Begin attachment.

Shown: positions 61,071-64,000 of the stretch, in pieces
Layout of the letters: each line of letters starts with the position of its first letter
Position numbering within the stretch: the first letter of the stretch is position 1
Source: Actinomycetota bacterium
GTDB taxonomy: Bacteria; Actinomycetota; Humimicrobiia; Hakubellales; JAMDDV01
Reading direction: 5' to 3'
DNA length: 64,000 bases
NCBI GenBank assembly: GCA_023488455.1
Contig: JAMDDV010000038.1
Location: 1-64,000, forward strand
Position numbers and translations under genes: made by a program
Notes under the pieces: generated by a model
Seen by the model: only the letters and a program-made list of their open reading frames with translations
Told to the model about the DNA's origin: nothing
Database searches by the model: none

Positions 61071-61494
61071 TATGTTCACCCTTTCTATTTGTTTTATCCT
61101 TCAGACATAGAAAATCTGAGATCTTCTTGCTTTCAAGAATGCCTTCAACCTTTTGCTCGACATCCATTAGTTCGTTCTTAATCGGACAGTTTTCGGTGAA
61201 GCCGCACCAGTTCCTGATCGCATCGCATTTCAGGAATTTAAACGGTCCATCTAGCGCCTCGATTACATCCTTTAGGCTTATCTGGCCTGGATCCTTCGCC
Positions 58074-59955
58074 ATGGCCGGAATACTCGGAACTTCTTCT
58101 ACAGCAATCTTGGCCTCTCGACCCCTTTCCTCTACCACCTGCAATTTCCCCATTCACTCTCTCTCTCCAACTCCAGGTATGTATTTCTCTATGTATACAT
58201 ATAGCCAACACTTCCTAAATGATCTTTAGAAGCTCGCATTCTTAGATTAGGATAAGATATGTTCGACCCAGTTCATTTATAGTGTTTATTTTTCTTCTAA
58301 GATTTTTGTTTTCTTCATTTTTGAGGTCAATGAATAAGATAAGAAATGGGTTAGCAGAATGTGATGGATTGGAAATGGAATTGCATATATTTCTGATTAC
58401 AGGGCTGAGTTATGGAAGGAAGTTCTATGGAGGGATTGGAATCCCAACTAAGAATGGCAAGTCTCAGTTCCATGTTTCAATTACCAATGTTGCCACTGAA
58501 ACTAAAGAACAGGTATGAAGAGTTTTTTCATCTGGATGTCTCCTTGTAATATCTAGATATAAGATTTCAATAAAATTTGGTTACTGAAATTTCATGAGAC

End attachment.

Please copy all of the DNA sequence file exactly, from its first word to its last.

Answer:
Shown: positions 61,071-64,000 of the stretch, in pieces
Layout of the letters: each line of letters starts with the position of its first letter
Position numbering within the stretch: the first letter of the stretch is position 1
Source: Actinomycetota bacterium
GTDB taxonomy: Bacteria; Actinomycetota; Humimicrobiia; Hakubellales; JAMDDV01
Reading direction: 5' to 3'
DNA length: 64,000 bases
NCBI GenBank assembly: GCA_023488455.1
Contig: JAMDDV010000038.1
Location: 1-64,000, forward strand
Position numbers and translations under genes: made by a program
Notes under the pieces: generated by a model
Seen by the model: only the letters and a program-made list of their open reading frames with translations
Told to the model about the DNA's origin: nothing
Database searches by the model: none

Positions 61071-61494
61071 TATGTTCACCCTTTCTATTTGTTTTATCCT
61101 TCAGACATAGAAAATCTGAGATCTTCTTGCTTTCAAGAATGCCTTCAACCTTTTGCTCGACATCCATTAGTTCGTTCTTAATCGGACAGTTTTCGGTGAA
61201 GCCGCACCAGTTCCTGATCGCATCGCATTTCAGGAATTTAAACGGTCCATCTAGCGCCTCGATTACATCCTTTAGGCTTATCTGGCCTGGATCCTTCGCC
Positions 58074-59955
58074 ATGGCCGGAATACTCGGAACTTCTTCT
58101 ACAGCAATCTTGGCCTCTCGACCCCTTTCCTCTACCACCTGCAATTTCCCCATTCACTCTCTCTCTCCAACTCCAGGTATGTATTTCTCTATGTATACAT
58201 ATAGCCAACACTTCCTAAATGATCTTTAGAAGCTCGCATTCTTAGATTAGGATAAGATATGTTCGACCCAGTTCATTTATAGTGTTTATTTTTCTTCTAA
58301 GATTTTTGTTTTCTTCATTTTTGAGGTCAATGAATAAGATAAGAAATGGGTTAGCAGAATGTGATGGATTGGAAATGGAATTGCATATATTTCTGATTAC
58401 AGGGCTGAGTTATGGAAGGAAGTTCTATGGAGGGATTGGAATCCCAACTAAGAATGGCAAGTCTCAGTTCCATGTTTCAATTACCAATGTTGCCACTGAA
58501 ACTAAAGAACAGGTATGAAGAGTTTTTTCATCTGGATGTCTCCTTGTAATATCTAGATATAAGATTTCAATAAAATTTGGTTACTGAAATTTCATGAGAC